Climbing wall to get the go-ahead - despite 37 objections

A picturesque area of Flamborough is set to be blighted by an “eyesore” climbing wall after planners recommended its approval.

Thursday, 4th April 2019, 12:44 pm
Updated Thursday, 4th April 2019, 12:49 pm
Thornwick Bay Holiday Village
Thornwick Bay Holiday Village

Bourne Leisure has submitted proposals for a six metre-tall outdoor activity wall and separate timber ranger station on land next to Thornwick Bay Holiday Village.

But despite being recommended for approval in a council planning officer’s report, a total of 37 people have objected to the plans following concerns it will “spoil” the coastal views.

Issues were raised at the prospect of such a commercial development “encroaching” onto the Heritage Coast, potentially spoiling an area of natural beauty and leading to further development of a similar nature.

One objector said: “It is a large man made structure that will be visible from certain directions when walking, and from some residential properties as well. As this is a Heritage coastline all such applications should be rejected.

“This is an area of outstanding natural beauty that many people travel great distances to see.

“They don’t want large structures that at the end of the day are only for Havens clients. It will bring noise, light pollution and health and safety issues.”

Work on the ranger station had previously already started, but it was halted after a visit from the council’s planning enforcement officer.

The planned development site lies within the existing holiday park, which is owned by Haven Holidays, but also within the Heritage Coast in an area of ‘high landscape value.’

If approved, both the climbing wall and ranger station would be open from between 9am and 10pm Monday to Sunday and employ up to four full-time staff members.

Bourne Leisure purchased the holiday park in 2015 and have invested £12.5m over the past three years on various site upgrades to the welcome building, restaurant/bar and on the indoor swimming pool.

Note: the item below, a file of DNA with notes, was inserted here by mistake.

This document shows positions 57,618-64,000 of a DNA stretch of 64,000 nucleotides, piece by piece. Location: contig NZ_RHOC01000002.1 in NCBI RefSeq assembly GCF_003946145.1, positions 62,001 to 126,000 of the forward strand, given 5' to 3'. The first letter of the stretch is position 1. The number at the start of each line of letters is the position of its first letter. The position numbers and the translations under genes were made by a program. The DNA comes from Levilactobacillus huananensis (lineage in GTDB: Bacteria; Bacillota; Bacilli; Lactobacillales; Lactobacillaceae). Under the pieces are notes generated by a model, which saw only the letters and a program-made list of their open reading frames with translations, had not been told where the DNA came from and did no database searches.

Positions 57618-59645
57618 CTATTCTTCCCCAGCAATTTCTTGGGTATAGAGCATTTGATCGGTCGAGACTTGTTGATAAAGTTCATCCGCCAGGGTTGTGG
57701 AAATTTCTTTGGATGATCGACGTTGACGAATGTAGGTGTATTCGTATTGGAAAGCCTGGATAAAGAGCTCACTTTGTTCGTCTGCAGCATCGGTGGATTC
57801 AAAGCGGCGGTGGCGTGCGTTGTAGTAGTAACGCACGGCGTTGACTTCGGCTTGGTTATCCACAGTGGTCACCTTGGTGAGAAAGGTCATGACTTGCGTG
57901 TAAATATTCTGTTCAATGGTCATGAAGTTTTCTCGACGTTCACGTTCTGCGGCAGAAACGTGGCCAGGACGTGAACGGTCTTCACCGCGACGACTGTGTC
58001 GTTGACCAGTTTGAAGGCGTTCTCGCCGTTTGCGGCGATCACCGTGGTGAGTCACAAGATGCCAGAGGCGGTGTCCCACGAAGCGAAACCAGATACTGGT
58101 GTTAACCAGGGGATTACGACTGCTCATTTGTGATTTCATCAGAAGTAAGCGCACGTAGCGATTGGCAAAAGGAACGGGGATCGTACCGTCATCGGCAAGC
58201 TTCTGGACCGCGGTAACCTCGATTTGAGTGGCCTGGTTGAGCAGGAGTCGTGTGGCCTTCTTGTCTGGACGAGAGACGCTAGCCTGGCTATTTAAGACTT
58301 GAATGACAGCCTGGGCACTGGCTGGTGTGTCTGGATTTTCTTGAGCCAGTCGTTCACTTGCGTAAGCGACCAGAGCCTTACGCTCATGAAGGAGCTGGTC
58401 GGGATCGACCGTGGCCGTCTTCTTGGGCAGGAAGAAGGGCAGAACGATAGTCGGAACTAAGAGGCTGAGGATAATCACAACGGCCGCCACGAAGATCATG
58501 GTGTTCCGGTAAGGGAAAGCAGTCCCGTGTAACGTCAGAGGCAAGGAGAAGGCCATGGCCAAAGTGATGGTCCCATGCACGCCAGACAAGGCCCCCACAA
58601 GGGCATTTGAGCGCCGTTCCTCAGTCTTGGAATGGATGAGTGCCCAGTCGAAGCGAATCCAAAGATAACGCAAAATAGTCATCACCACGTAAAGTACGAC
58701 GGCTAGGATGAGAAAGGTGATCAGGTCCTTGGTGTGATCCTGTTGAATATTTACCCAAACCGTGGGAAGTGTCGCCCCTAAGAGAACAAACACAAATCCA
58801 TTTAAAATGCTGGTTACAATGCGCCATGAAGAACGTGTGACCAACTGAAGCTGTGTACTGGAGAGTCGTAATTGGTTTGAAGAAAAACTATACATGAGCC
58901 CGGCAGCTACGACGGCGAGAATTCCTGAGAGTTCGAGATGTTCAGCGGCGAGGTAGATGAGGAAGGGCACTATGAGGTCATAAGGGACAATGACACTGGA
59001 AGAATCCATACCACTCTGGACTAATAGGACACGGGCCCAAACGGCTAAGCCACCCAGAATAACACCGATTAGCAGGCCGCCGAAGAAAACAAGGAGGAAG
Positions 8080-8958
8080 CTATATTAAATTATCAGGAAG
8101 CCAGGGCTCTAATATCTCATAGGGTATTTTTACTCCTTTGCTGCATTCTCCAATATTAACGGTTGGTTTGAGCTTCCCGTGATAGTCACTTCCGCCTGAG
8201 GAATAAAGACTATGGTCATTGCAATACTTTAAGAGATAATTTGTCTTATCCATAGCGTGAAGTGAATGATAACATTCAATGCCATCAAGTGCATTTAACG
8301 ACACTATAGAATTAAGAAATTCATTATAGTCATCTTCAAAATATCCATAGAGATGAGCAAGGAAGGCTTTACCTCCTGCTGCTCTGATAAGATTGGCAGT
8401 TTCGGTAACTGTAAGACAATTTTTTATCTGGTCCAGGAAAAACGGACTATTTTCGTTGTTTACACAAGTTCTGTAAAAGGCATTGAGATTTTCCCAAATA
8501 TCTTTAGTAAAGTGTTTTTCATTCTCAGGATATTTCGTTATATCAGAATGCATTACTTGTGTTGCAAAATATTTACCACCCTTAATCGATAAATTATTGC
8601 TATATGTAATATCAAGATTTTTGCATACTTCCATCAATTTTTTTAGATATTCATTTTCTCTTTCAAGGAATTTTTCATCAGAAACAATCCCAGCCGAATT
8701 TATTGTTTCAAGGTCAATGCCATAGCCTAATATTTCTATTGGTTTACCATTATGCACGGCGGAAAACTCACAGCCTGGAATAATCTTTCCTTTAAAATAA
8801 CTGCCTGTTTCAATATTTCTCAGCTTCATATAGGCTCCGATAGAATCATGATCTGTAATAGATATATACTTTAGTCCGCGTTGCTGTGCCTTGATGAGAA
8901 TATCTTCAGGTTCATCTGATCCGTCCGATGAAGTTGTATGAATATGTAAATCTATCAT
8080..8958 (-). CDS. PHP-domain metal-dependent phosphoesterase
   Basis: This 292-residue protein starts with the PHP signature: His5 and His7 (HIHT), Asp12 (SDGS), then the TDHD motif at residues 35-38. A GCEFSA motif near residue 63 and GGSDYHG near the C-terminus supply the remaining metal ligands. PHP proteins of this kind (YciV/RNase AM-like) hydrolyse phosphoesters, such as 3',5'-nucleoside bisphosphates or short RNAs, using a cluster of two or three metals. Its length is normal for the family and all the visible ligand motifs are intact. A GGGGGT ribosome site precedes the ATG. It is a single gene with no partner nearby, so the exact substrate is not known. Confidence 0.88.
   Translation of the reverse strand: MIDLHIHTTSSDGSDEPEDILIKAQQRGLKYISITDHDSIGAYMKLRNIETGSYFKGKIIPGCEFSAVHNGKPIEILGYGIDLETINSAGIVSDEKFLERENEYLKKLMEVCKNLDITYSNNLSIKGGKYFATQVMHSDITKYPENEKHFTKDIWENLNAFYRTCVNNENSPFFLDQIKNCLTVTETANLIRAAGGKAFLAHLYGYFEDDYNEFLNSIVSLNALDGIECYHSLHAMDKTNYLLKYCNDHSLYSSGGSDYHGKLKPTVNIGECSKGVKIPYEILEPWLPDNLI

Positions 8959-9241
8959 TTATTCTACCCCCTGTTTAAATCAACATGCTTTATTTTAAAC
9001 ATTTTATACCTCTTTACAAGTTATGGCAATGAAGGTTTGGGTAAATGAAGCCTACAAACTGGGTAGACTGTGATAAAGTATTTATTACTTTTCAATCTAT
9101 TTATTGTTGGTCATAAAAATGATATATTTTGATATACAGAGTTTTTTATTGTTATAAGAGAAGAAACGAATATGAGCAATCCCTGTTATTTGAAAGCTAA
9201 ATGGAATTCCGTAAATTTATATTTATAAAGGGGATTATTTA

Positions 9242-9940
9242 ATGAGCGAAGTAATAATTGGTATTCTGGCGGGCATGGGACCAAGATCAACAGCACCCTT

The park consists of 1,150 static caravans and 250 touring pitches, and in peak season employs up to 250 staff – making it one of the largest private employers in the area.

A previous application to site 26 caravans on land at the southern end of the Thornwick Bay resort was narrowly rejected by East Riding councillors in December 2018.

In a report set to go before the same planning committee, Alan Menzies, East Riding Council’s director of planning and economic regeneration, has recommended that the plans be approved, subject to conditions.

He said: “The climbing wall and ranger station are considered a modest addition to the existing holiday park and are of a scale that would respect the intrinsic character of the sites’ surroundings.

“The erection of a ranger station and external climbing wall will be seen in the context of the existing developed holiday park and will not detract from the application site or wider area or harm the character and appearance of the surrounding area or Heritage Coast.

“The development will not result in additional light pollution or detrimental levels of noise and will not cause detrimental harm to the amenities of the neighbouring properties.”

A decision will be made at a meeting of East Riding Council’s eastern area planning committee in Beverley on Monday.

Jack Muscutt, Local Democracy Reporting Service